Tamron 16-300mm f/3.5-6.3 Di II VC PZD Macro review
There was a time when bridge cameras were all the rage. This was the time when digital SLRs were a massive price, and digital compacts were not quite up to the job. It was also when the term ‘bridge camera’ was invented, because these all-in-one, multi-purpose zoom-lens cameras were literally a causeway, a step, a holding area, for photographers who really wanted a DSLR but who couldn’t justify the price.
When DSLRs eventually became more affordable, some manufacturers, Canon in particular, were surprised that there was still a demand for bridge cameras. People liked, and still do like, the convenience of a camera that does what a DSLR does, but which never needs the lens changing and never needs a bag to carry the extra lenses they no longer need.
A fear of dust on imaging sensors was another massive plus point for bridge cameras, as they never had to expose their innards to the elements. Also, people generally liked the convenience, while swallowing the disadvantages of the bridge camera’s inevitably smaller sensor.
Bridge cameras these days have much larger sensors, but you can get that same ‘bridge effect’ with an APS-C or full-frame DSLR if you find the right lens. Get a zoom that covers every focal length you will ever want to use, stick it on the camera and you’ll never have to take it off. This presents all the advantages of having a bridge camera, but with the quality advantage that a larger sensor affords. Great idea? Well, Tamron knows there are enough people who will think that it is for the company to justify the production of this all-encompassing 16-300mm mega-zoom.
While there are certainly advantages to using an APS-C sensor, there will also be costs in having a zoom with such a range. Unfortunately, the laws of optics dictate that some of those costs will be higher in a lens designed for APS-C sensors than they are for those designed for the thumbnail-sized sensors of the original bridge models.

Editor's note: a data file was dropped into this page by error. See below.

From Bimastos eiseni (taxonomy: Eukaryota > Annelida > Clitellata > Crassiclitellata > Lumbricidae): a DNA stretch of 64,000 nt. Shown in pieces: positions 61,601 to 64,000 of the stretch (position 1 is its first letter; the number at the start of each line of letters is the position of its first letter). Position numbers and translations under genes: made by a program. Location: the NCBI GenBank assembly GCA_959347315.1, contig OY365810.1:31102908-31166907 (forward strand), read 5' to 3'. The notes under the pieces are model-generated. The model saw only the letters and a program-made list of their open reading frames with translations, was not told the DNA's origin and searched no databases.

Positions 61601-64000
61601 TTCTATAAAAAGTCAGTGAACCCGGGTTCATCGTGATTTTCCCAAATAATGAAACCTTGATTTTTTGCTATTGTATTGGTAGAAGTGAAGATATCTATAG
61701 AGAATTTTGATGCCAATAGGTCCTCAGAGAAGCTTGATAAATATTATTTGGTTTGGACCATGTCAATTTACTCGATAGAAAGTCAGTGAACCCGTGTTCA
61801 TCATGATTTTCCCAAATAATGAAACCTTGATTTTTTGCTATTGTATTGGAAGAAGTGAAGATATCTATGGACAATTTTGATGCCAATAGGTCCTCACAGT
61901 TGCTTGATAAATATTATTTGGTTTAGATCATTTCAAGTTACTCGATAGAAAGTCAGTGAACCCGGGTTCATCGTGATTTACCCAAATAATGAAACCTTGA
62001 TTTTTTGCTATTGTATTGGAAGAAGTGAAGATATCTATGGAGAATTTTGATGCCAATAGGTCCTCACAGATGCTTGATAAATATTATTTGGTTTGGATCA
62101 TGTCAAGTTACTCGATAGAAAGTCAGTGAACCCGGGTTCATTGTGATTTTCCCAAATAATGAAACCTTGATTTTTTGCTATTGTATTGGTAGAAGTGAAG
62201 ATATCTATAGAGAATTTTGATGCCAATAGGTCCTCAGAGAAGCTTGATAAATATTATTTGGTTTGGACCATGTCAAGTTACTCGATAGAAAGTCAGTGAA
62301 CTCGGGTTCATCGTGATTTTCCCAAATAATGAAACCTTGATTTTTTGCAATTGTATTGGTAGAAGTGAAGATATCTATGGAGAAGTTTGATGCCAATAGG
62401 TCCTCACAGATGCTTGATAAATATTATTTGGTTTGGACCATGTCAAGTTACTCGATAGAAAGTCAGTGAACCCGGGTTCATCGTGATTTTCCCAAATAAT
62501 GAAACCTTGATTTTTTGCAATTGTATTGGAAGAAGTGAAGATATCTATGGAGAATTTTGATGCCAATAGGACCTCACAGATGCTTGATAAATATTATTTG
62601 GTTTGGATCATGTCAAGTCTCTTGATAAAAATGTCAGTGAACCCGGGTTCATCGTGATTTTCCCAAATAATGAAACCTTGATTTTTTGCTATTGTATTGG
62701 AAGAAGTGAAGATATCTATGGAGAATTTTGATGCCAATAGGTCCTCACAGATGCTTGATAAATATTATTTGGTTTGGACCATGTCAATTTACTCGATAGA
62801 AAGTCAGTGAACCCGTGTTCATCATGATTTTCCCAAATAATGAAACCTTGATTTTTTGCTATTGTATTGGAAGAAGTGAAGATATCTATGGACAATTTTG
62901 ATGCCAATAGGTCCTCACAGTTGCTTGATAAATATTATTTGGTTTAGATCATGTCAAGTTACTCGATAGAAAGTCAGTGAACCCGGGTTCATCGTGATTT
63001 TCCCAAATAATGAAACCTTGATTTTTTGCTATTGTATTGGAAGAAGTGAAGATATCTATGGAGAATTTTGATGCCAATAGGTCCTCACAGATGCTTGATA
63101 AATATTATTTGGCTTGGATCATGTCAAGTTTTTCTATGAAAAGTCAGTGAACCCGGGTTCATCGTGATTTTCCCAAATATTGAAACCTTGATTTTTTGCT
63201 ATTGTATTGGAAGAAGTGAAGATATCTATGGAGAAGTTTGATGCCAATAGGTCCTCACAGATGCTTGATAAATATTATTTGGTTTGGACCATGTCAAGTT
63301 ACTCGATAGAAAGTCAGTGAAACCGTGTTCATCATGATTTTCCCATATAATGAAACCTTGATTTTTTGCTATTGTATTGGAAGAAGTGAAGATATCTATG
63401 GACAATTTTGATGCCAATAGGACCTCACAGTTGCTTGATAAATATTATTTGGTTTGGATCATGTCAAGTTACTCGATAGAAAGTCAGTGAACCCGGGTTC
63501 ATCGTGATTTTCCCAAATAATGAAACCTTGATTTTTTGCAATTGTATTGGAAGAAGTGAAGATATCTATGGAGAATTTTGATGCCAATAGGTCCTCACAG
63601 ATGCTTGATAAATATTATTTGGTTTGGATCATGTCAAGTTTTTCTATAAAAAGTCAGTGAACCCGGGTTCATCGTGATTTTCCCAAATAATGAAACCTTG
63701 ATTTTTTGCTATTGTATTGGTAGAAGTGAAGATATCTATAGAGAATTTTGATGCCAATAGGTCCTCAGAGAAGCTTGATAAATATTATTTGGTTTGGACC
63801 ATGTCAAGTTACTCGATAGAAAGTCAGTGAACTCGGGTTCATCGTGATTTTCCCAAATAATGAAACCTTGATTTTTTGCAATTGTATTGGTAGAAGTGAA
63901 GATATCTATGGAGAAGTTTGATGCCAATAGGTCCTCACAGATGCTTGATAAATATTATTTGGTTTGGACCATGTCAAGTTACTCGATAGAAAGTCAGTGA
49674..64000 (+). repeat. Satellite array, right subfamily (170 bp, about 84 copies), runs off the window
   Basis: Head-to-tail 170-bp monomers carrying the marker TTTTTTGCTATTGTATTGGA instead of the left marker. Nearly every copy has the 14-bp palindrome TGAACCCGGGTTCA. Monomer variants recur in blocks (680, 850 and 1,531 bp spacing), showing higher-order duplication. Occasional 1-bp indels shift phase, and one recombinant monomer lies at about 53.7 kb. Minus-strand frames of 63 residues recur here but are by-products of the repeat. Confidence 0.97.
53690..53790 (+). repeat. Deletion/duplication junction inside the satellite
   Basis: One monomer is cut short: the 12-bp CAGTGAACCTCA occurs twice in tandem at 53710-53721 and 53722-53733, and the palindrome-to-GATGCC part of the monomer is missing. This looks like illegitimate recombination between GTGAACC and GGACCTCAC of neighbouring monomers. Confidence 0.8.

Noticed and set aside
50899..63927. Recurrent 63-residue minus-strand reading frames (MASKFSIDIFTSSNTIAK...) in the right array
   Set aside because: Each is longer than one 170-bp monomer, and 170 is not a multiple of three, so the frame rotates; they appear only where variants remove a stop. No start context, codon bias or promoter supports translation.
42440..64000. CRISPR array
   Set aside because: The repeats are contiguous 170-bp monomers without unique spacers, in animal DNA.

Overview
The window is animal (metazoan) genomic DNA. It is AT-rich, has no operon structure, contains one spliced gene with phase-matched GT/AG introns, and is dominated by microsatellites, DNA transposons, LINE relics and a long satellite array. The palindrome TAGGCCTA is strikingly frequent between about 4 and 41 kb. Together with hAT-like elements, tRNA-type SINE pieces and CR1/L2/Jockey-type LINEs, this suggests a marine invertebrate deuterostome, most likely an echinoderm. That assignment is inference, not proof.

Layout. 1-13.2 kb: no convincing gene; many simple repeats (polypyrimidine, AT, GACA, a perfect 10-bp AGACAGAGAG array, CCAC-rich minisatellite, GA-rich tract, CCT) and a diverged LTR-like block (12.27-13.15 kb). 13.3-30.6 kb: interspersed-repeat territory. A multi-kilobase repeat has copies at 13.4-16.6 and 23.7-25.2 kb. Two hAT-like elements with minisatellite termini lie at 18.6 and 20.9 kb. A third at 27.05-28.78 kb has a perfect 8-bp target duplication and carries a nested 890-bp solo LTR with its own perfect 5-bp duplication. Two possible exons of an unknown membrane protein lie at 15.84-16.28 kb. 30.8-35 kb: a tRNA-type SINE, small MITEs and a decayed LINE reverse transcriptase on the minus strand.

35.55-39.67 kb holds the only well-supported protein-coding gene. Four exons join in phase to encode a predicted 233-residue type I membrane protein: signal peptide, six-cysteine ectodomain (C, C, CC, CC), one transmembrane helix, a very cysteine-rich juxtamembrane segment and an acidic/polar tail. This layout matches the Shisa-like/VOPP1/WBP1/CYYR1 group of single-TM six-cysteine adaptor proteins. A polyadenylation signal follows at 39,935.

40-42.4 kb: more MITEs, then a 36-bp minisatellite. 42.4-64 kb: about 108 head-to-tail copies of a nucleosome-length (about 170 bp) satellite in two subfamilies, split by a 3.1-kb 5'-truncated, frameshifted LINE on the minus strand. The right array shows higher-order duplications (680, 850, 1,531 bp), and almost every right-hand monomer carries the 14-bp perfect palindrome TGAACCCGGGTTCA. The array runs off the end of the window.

Tamron 16-300mm f/3.5-6.3 Di II VC PZD Macro review – Build and handling
The version of this Tamron 16-300mm f/3.5-6.3 Di II VC PZD Macro lens I had to test was fitted for Canon EF-S, so I chose to mount it on an EOS 70D – being perhaps at the upper end of the kind of camera with which we might expect this lens to be used. Extended or contracted, the lens makes a fine mate for the body. The two balance well, and while somewhat heavy for all-day carrying, it is no worse than most enthusiasts are prepared to lumber themselves with.
The lens is not especially small until one considers the focal range it covers, but it has a deceptive look of a lens that should be small. In fact, when collapsed to 16mm, it is not much longer or broader than we might expect a 90mm f/2.8 macro lens to be, and, apart from the dual rings, it does not look especially unlike one. Its ability to double its physical length when set to the 300mm mark is quite surprising, because this 16-300mm f/3.5-6.3 macro lens does not look like a mega-zoom lens. I was expecting something a little more brash and bulbous, more along the lines of the 150-600mm optic from Tamron’s SP series that I tested in AP 12 April. This model, by contrast, is ‘quietly designed’ and features a remarkably narrow barrel with a 67mm-diameter lens cap. It is designed to look small, and it does.
Tamron has used the same rectilinear grid pattern for the zoom and focus rings that we have seen in previous models, with the zoom control forward of the focus. These feel good to the touch and are easy to grip and turn even with thick gloves. A focus-distance scale sits between the two rings beneath a glass viewing window, creating a decent distance to distinguish one from the other when our eye is to the viewfinder. A rotation of a little over 120°, or a third of a full turn, takes the focus from 0.39m to infinity.
The build of the lens seems solid enough, and there’s not too much wobble when the three-part barrel is fully extended. The supplied hood is a little squidgy, but that flexibility may well protect it from breaking when under pressure.
A lock is provided that retains the barrels when stowed in the ‘home’ 16mm position, but it seems hardly necessary as, in this factory-fresh unit at least, there is more than enough resistance to counter the draw of the Earth’s gravity when the lens is pointing down or up.